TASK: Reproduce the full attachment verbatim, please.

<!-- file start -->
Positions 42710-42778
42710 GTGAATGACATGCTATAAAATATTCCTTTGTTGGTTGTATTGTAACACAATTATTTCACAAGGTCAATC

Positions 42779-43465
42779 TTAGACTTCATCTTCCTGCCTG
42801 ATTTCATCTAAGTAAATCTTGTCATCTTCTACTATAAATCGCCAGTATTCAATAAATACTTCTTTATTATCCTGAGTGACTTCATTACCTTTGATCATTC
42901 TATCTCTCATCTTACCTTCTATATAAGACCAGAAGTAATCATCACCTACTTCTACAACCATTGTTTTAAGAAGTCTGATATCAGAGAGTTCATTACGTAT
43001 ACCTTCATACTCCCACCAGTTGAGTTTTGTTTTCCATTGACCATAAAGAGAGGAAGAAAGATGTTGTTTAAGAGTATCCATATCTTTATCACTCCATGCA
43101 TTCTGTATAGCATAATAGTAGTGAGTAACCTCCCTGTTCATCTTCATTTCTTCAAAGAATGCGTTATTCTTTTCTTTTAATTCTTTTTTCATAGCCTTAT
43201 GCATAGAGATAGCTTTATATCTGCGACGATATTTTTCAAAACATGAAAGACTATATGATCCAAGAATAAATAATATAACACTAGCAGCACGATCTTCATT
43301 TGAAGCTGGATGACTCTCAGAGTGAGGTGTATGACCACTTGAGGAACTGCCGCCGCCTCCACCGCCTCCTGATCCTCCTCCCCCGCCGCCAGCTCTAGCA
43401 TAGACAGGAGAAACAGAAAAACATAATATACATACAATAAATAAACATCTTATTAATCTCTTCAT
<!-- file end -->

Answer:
Positions 42710-42778
42710 GTGAATGACATGCTATAAAATATTCCTTTGTTGGTTGTATTGTAACACAATTATTTCACAAGGTCAATC

Positions 42779-43465
42779 TTAGACTTCATCTTCCTGCCTG
42801 ATTTCATCTAAGTAAATCTTGTCATCTTCTACTATAAATCGCCAGTATTCAATAAATACTTCTTTATTATCCTGAGTGACTTCATTACCTTTGATCATTC
42901 TATCTCTCATCTTACCTTCTATATAAGACCAGAAGTAATCATCACCTACTTCTACAACCATTGTTTTAAGAAGTCTGATATCAGAGAGTTCATTACGTAT
43001 ACCTTCATACTCCCACCAGTTGAGTTTTGTTTTCCATTGACCATAAAGAGAGGAAGAAAGATGTTGTTTAAGAGTATCCATATCTTTATCACTCCATGCA
43101 TTCTGTATAGCATAATAGTAGTGAGTAACCTCCCTGTTCATCTTCATTTCTTCAAAGAATGCGTTATTCTTTTCTTTTAATTCTTTTTTCATAGCCTTAT
43201 GCATAGAGATAGCTTTATATCTGCGACGATATTTTTCAAAACATGAAAGACTATATGATCCAAGAATAAATAATATAACACTAGCAGCACGATCTTCATT
43301 TGAAGCTGGATGACTCTCAGAGTGAGGTGTATGACCACTTGAGGAACTGCCGCCGCCTCCACCGCCTCCTGATCCTCCTCCCCCGCCGCCAGCTCTAGCA
43401 TAGACAGGAGAAACAGAAAAACATAATATACATACAATAAATAAACATCTTATTAATCTCTTCAT